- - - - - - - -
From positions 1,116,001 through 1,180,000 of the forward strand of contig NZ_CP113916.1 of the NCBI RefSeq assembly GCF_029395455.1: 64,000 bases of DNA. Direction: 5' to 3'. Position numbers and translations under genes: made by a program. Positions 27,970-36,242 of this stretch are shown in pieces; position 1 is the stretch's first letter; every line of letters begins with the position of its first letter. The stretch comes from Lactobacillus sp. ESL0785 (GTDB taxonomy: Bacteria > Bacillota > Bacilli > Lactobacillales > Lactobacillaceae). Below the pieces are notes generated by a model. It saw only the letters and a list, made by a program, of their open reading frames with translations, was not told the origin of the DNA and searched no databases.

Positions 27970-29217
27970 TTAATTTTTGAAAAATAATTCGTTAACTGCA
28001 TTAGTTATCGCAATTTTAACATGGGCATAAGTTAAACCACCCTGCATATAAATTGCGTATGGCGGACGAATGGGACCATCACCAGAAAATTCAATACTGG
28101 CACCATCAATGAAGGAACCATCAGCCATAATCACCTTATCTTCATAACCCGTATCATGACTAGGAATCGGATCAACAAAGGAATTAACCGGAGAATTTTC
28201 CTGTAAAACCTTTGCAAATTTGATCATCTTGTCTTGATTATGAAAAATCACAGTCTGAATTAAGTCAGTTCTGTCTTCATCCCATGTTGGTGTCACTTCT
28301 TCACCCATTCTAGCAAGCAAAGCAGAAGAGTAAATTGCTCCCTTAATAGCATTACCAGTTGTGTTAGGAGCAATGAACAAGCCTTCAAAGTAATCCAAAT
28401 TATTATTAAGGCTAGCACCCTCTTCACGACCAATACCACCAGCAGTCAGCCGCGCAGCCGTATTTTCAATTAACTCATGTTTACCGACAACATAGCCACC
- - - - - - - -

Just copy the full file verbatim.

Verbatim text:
From positions 1,116,001 through 1,180,000 of the forward strand of contig NZ_CP113916.1 of the NCBI RefSeq assembly GCF_029395455.1: 64,000 bases of DNA. Direction: 5' to 3'. Position numbers and translations under genes: made by a program. Positions 27,970-36,242 of this stretch are shown in pieces; position 1 is the stretch's first letter; every line of letters begins with the position of its first letter. The stretch comes from Lactobacillus sp. ESL0785 (GTDB taxonomy: Bacteria > Bacillota > Bacilli > Lactobacillales > Lactobacillaceae). Below the pieces are notes generated by a model. It saw only the letters and a list, made by a program, of their open reading frames with translations, was not told the origin of the DNA and searched no databases.

Positions 27970-29217
27970 TTAATTTTTGAAAAATAATTCGTTAACTGCA
28001 TTAGTTATCGCAATTTTAACATGGGCATAAGTTAAACCACCCTGCATATAAATTGCGTATGGCGGACGAATGGGACCATCACCAGAAAATTCAATACTGG
28101 CACCATCAATGAAGGAACCATCAGCCATAATCACCTTATCTTCATAACCCGTATCATGACTAGGAATCGGATCAACAAAGGAATTAACCGGAGAATTTTC
28201 CTGTAAAACCTTTGCAAATTTGATCATCTTGTCTTGATTATGAAAAATCACAGTCTGAATTAAGTCAGTTCTGTCTTCATCCCATGTTGGTGTCACTTCT
28301 TCACCCATTCTAGCAAGCAAAGCAGAAGAGTAAATTGCTCCCTTAATAGCATTACCAGTTGTGTTAGGAGCAATGAACAAGCCTTCAAAGTAATCCAAAT
28401 TATTATTAAGGCTAGCACCCTCTTCACGACCAATACCACCAGCAGTCAGCCGCGCAGCCGTATTTTCAATTAACTCATGTTTACCGACAACATAGCCACC